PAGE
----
Questions about setting up OpenVPN
I am looking for a free/cheep vpn server for the LAN in our community. It seems to me that openVPN would fit the bill, but there are a few questions that I would like to ask before spending a great deal of time trying to set it up Our setup is a bit more complex than most, I would say. All traffic to the outside wall passes through our firewall (made by Juniper), so we have one leg facing outwards. We have another leg for our web servers (dmz) and several internal legs for different parts of our network eg one for homes, one for offices and one for a factory. I am interested in forming a vpn with the offices section. WWW FIREWALL | DMZ [ fixed ip] | Homes [ dhcp ] | Offices [ fixed ip ] | Factories [ fixed ip ] I also have at my command an array of external IP addresses and can use one of these to connect directly through the fire wall (with/without a password) to any machine on the LAN. As the administrator, I envisage being able to log into the LAN from anywhere outside the LAN via an IP address or URL like vpn.mycompany.com, receive an ip in the range of the offices and then, to all intents & purposes be part of the network. I have other workers, who I would like to be able to connect up and only have limited services eg being able to connect up to their account on the domain server or map a certain directory on a certain computer. I prefer installing the vpn 'server' using Linux (preferably Slackware), but most of my clients are windows machines. I have looked briefly at openVPN, but cant find a tutorial that I can follow easily - mainly the assume you know what you are doing & understand the terminology. Also, I haven't found any that explains the physical setup needed, for instance, where do I place the server in the above diagram? What hardware do I need? What ports do I need open in the firewall? I dont envisage heavy traffic & only a few clients connected at the same time. If anyone can help me or just point me in the right direction, I would be most grateful. Arieh
OpenVPN is a fairly advanced in relation to SSTP, and makes use of OpenSSL...
OpenVPN is a fairly advanced in relation to SSTP, and makes use of OpenSSL libraries and SSLv3 and TLSv1 protocols. OpenVPN can run on both UDP port and TCP, meaning that it combines HHTP over SSL as its de facto transmission model, making it nearly impossible to block.The primary advantage of OpenVPN is its very use of OpenSSL library which employs a variety of updatable cryptographic algorithms including 3DES, Blowfish, AES, Camellia, CAST-128 and others. [url=http://www.bestvpnservice.com/providers/321/ironsocket.html
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And about hardware - any modern computer would be enough, even used one....
And about hardware - any modern computer would be enough, even used one.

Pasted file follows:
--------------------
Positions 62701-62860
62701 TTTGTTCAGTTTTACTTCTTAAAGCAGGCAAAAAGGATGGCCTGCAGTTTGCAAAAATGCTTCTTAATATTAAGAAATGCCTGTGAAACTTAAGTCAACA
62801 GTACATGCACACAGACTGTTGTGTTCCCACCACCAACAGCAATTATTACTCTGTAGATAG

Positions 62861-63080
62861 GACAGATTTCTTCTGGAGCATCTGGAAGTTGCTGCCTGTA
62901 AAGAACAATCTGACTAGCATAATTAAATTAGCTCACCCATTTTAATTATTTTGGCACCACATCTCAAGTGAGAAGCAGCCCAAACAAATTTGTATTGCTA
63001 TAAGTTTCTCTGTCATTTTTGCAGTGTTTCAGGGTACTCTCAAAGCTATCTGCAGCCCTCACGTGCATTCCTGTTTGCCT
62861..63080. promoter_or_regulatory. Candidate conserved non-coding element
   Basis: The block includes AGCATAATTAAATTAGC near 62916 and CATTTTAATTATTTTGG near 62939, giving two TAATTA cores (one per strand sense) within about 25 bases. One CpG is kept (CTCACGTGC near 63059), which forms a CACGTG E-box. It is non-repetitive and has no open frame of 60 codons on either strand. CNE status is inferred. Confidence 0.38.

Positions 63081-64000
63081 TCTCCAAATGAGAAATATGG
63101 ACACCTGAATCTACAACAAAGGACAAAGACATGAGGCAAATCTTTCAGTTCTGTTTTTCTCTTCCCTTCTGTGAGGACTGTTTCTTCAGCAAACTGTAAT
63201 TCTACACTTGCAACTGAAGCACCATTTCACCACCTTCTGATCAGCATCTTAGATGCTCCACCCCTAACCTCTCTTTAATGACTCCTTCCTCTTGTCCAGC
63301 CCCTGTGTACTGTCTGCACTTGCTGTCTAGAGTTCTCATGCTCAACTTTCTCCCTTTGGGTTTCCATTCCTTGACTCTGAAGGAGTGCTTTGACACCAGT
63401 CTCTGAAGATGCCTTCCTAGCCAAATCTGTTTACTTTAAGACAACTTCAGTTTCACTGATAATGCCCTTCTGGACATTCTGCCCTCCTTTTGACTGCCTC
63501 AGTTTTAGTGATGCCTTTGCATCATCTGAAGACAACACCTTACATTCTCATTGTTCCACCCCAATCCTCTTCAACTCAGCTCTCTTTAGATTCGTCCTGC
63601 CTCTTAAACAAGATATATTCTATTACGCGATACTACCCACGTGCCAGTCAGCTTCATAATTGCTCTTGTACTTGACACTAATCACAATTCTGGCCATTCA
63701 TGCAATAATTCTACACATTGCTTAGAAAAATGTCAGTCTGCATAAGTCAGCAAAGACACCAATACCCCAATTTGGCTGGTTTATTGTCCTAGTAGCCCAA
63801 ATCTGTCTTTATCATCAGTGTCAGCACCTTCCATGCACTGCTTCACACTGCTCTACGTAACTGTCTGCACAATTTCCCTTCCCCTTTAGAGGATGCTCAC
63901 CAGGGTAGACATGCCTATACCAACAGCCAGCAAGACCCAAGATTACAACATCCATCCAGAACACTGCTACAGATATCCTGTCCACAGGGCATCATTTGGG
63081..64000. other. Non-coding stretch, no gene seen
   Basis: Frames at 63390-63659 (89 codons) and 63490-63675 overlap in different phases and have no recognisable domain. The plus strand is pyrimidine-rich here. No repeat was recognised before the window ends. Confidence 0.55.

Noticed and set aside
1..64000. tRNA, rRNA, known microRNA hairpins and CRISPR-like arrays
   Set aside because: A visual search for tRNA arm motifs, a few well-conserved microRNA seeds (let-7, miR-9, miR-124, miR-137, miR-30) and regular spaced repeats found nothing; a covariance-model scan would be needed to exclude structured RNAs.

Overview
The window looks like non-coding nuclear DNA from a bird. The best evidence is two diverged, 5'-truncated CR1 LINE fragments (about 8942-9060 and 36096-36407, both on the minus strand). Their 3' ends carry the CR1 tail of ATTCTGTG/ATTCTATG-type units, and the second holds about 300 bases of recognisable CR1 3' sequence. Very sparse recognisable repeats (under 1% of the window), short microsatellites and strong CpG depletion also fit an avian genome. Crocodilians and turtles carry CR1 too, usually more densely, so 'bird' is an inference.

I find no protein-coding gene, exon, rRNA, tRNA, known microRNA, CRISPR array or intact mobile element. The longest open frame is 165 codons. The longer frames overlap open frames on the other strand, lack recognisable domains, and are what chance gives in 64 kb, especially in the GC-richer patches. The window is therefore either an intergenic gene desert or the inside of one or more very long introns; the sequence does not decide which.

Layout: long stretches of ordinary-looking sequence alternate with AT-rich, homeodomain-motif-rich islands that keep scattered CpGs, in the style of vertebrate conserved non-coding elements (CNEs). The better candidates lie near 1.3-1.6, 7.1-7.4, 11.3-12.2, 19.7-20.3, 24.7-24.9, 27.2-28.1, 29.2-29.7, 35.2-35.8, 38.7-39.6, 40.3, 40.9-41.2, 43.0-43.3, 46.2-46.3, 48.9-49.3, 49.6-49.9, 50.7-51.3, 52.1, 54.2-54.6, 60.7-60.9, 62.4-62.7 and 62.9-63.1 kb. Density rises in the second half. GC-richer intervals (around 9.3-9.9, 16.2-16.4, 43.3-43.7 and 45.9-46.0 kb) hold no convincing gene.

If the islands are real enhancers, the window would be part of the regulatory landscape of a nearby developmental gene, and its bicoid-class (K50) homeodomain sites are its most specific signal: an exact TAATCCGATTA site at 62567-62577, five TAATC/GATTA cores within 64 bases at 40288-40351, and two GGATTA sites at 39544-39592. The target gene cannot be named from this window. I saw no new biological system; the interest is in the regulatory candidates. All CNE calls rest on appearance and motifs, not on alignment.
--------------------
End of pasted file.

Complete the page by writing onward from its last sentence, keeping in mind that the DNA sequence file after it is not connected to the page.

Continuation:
Place it near your web-servers hardware, open ports depend on vpn type choosen, for openvpn 1194 tcp/udp is a default, but you can reconfigure.
Do You still need some help?
First, may be your Juniper applince has some integrated VPN option?
Second, OpenVPN does good option, but you need manually setup openvpn driver to every windows client. Alternatively, you can use l2tp or pptp linuxbased vpnserver and use integrated windows client software to connect to VPN. All these options are free.
There are many tutorials available on the internet, but if you need further help, please contect me on email@example.com (XMPP or email).
goog luck ;)
Hi, I would say OpenVPN can meet your requirements. I have set-up to OpenVPN...
Hi, I would say OpenVPN can meet your requirements. I have set-up to OpenVPN servers, one for general road warrior use and the other for an inter-office link. For both, I used the FAQ and other documentation in the community section of OpenVPN's website. In terms of positioning of VPN server and access it is hard to comment without some clarity on requirements which would be inappropriate for an open discussion. Leaving the DMZ aside, one could ordinarily have in inward pinhole in the firewall that allows the VPN traffic (default UDP 1194). I have only used OpenVPN in its routing configuration and that seems to work fine. When I connect up, I get an IP address in a separate range from the normal LAN IP's (by default 10.8.x.x) but it is fully route-able within the private network, although you may need to put a static route in your router(s). Locking things down further would be down to standard tools such as IPTables on the VPN Server. Certainly Windows clients connect smoothly and reliably. The inter-site connection was a big pain to set-up but the routers provided by the ISP wouldn't utilize static routes, even though it allowed their configuration. Hours were lost to that one. The intersite link VPN carries VOIP between handsets and asterisk server, which works surprisingly well.
My only concern is how IPv6-ready OpenVPN is. Things may have progressed since I last looked.
Best of luck and hope this helps.